Choirmaster Gareth Malone and actor Kwame Kwei-Armah both made OBEs
Two leading lights of the arts given OBEs have paid tribute to the hard graft of their parents.
Choirmaster and Crouch Ender Gareth Malone, and actor and playwright Kwame Kwei-Armah, from Muswell Hill, will both make the trip to Buckingham Palace to pick up the honours.
Mr Kwei-Armah, of Casualty fame, said the “immigrant’s dream” that brought his parents to the UK was vindicated by the honour.
He said: “My mother came from a tiny village in a small island in the Caribbean.
“If she were here today on this announcement, I perceive that it may have validated much of the pain, suffering and self sacrifice she, my father and many other family members of the Windrush generation, went through to give their children a shot of living what I would of course call the West Indian dream, but what is in fact, the immigrant’s dream.
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“A dream that although far from complete, has made our country a warmer, more equitable place than it was when they first arrived on its shores.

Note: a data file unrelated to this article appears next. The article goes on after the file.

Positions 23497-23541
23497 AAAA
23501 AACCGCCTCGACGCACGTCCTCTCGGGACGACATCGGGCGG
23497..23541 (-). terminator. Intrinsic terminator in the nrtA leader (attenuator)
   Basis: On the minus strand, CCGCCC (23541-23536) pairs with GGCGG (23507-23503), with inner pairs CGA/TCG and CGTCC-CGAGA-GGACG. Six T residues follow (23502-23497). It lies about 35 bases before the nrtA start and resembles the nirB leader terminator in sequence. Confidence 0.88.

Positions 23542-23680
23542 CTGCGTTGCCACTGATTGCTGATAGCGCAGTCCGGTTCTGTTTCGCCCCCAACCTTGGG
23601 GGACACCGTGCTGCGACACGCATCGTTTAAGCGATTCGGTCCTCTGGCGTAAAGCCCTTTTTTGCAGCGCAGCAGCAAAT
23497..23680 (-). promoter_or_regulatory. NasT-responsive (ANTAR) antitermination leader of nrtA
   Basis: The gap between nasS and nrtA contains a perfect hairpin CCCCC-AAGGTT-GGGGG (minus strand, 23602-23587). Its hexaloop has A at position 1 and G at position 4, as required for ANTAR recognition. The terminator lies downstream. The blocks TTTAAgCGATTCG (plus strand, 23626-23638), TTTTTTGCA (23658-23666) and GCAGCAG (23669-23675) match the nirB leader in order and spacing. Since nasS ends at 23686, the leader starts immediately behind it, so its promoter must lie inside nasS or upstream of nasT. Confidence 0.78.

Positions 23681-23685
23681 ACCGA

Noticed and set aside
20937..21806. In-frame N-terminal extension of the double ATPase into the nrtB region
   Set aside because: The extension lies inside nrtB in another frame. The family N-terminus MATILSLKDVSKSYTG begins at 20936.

“It is with this narrative at the forefront of my mind that I say I am truly humbled to have been given this award.”
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Choirmaster Gareth Malone, who famously took his Military Wives choir to the coveted Christmas number one spot last year, said he was “thrilled”.
He said: “Over the past ten years, encouraging people to sing has been a labour of love so it’s wonderful to be recognised in this way.
“I am hugely grateful to all the people I have worked with in both television and the arts for helping me to bring music into people’s lives.
“I would not be receiving this honour if it weren’t for the unstinting support of my long-suffering parents through hours of piano practice and I’m indebted to them for all they have given me.”
The father-of-one starred in the hit television show The Choir, where he teaches choral singing to novices.